Page 2 of 3 FirstFirst 123 LastLast
Results 21 to 40 of 56
  1. #21
    Network Hub mentor07825's Avatar
    Join Date
    Nov 2011
    Location
    Ireland
    Posts
    151
    Quote Originally Posted by QuantaCat View Post
    Also, if you study/work at a university, chances are, that all you do are owned by said university, no matter how creative or such.
    That is true. We have to sign a document saying that all our project work is owned by the college and we waive all rights to IP and so forth.
    Can be found on Steam, Evolve and Eve Online.

    (•_•)

    ( •_•)>⌐■-■

    (⌐■_■)

  2. #22
    Secondary Hivemind Nexus soldant's Avatar
    Join Date
    Jun 2011
    Location
    Terra Australis Incognita
    Posts
    4,494
    Quote Originally Posted by Blackcompany View Post
    Which means that not only do they "own" information on your user profile as well as your forum posts, but they reserve the right to "adapt" that information to fit their needs.
    Really this seems more like saying that they'll edit your profile if they feel the need to, say because you've got a vulgar signature or something like that. Which pretty much any major company will do. You can dig out scary clauses from pretty much any EULA (I've dug out a very similar clause for the Steam Workshop which suggests that anything you make is also owned by Valve, but it doesn't stop people using it) but they're often not as serious as people postulate.

    Quote Originally Posted by squirrel View Post
    Takes UDK for instance, I think Epics makes it crystal clear that contents generated by UDK is essentially owned by author himself/herself, but any commercial distribution and Epics is entitled to a cut. And Epics maintains a black-and-white price list for that (or course, I think that when it comes to practice, it is highly negotiable).
    UDK is a bit different than what we're seeing here, since EA is mostly talking about modding while UDK is a full development kit. The license agreements aren't the same and don't translate; the agreement with UDK isn't that Epic owns your content, rather that if it's to be used for commercial purposes (beyond a particular sales value or something, I don't recall) you must pay Epic royalties for use of the engine and tools etc. They don't exert a claim to your actual content (and least not as far as I know).

    What we see here is that EA are taking ownership of your generated content such that they have the right to use it in various ways. Since the user generated content is on EA services, they're going to be doing this anyway, and when you extend that to content creation in game (say making a Spore creature or something) EA by the very necessity of the game are going to have to handle and distribute it in some way. All the legalese here seems to be setting up a framework to prevent ridiculous litigation cases, not "Let's steal ideas" as the OP seems to put forward. The agreement should also be read as a whole, which is something I haven't actually done, and plus I doubt that they can take away legal rights with a EULA.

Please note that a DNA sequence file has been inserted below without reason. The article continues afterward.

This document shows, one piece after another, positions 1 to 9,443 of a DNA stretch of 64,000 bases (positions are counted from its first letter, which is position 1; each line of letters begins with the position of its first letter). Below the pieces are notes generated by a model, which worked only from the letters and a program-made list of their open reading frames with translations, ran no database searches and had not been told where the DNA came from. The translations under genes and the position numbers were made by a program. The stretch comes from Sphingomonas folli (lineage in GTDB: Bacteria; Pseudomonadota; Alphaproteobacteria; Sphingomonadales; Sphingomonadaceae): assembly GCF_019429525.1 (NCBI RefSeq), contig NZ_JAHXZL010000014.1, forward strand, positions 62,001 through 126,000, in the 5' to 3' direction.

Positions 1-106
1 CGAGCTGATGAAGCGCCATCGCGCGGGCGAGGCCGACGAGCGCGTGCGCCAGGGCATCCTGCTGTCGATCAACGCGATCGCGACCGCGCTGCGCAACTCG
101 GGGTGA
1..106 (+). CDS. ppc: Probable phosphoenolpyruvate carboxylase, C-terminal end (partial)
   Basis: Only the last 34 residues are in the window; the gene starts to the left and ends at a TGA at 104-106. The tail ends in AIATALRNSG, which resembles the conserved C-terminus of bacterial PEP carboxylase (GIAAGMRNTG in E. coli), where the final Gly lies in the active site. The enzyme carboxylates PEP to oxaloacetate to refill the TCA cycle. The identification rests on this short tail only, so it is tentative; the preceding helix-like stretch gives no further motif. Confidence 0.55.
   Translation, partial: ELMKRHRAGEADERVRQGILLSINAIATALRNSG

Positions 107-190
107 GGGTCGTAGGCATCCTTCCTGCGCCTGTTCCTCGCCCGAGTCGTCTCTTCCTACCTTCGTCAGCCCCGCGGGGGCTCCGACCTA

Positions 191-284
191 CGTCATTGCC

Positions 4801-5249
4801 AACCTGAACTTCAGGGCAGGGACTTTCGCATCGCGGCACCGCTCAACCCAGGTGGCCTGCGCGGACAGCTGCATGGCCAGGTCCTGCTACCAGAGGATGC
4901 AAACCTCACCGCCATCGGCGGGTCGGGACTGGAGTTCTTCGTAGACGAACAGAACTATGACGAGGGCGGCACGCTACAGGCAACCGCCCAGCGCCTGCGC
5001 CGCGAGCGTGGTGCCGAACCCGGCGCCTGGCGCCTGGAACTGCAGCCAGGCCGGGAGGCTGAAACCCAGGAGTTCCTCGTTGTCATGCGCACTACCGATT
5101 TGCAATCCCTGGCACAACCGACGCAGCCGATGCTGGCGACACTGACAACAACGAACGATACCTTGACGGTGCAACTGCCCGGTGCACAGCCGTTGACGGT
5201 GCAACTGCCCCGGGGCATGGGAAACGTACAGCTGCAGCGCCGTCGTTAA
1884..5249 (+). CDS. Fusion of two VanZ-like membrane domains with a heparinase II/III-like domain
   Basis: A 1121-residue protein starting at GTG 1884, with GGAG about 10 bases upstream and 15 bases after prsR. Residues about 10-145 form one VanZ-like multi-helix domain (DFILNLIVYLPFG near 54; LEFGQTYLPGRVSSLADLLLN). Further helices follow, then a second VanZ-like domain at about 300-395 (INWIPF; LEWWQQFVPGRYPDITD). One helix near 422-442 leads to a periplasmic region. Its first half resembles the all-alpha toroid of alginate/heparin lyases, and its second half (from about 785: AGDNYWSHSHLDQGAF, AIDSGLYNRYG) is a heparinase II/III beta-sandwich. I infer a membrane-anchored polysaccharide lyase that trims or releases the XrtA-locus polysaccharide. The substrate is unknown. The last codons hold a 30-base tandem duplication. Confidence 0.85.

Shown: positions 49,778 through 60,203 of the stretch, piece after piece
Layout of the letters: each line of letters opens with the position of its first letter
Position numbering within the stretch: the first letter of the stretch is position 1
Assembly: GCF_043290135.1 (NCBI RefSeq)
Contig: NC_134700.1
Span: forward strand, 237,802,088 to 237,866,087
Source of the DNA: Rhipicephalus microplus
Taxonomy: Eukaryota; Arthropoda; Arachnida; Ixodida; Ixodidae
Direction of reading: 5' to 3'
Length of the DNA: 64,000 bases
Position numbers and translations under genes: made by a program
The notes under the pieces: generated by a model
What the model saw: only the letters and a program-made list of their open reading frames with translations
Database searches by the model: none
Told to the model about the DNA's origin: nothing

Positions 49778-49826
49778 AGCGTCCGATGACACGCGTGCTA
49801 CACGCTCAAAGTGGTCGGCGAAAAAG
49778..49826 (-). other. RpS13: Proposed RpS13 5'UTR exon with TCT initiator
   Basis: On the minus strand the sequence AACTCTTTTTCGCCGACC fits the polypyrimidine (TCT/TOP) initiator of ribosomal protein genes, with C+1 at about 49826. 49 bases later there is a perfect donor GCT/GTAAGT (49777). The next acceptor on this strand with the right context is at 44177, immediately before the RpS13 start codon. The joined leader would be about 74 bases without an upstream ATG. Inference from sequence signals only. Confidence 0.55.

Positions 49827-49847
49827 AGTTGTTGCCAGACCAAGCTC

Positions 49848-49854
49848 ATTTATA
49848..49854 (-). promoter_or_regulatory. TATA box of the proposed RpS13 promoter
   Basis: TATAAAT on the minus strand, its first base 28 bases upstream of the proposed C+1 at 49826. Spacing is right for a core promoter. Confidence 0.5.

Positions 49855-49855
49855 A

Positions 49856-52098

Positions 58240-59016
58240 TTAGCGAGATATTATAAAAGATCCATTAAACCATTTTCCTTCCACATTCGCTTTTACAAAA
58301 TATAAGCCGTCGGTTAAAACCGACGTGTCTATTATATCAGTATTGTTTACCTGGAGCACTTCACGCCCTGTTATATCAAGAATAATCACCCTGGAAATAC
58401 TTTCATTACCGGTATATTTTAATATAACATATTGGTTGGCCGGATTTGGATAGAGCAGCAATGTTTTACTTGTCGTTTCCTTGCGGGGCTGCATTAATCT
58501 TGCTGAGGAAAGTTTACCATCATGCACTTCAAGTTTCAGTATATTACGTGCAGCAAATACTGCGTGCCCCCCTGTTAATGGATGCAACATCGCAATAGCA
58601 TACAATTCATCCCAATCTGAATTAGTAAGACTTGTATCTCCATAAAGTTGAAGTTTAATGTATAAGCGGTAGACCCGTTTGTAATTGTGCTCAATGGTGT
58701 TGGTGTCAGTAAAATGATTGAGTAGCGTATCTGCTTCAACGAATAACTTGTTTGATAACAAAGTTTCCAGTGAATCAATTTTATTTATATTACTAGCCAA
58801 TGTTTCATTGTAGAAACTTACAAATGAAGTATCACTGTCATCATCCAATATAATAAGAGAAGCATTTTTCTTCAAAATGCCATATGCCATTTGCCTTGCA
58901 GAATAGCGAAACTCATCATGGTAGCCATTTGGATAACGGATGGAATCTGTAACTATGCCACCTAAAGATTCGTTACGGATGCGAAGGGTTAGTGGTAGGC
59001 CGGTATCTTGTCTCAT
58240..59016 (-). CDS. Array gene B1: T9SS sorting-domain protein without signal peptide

3. #23
    Secondary Hivemind Nexus
    Join Date
    Jun 2011
    Posts
    3,690
    I'd imagine these are the same sort of terms that Blizzard used with WoW modding, that means when a modder adds something really useful to the UI, they can take that idea and develop their own version for the base UI without having to worry about being sued by the modder.

  4. #24
    Lesser Hivemind Node
    Join Date
    Mar 2012
    Posts
    876
    [QUOTE=soldant;118239]Really this seems more like saying that they'll edit your profile if they feel the need to, say because you've got a vulgar signature or something like that. Which pretty much any major company will do. You can dig out scary clauses from pretty much any EULA (I've dug out a very similar clause for the Steam Workshop which suggests that anything you make is also owned by Valve, but it doesn't stop people using it) but they're often not as serious as people postulate.

    Yes, that is the **spirit** of what they are saying here. Doubtless the "usual" intent is simply to allow them to monitor user profiles and forum responses for vulgar content or other blatant EULA violations and remove those posts.

    Unfortunately, that is not the **real limit** of the power this EULA affords them. That real power, because of this wording, allows them to buy/sell your information, alter it and use it in ANY way they see fit, whether for profit or otherwise. The intent is reasonable, but the rules allow for things that go far beyond the intent.

  5. #25
    Secondary Hivemind Nexus squirrel's Avatar
    Join Date
    Jun 2011
    Posts
    1,704
    Quote Originally Posted by Blackcompany View Post
    Really this seems more like saying that they'll edit your profile if they feel the need to, say because you've got a vulgar signature or something like that. Which pretty much any major company will do.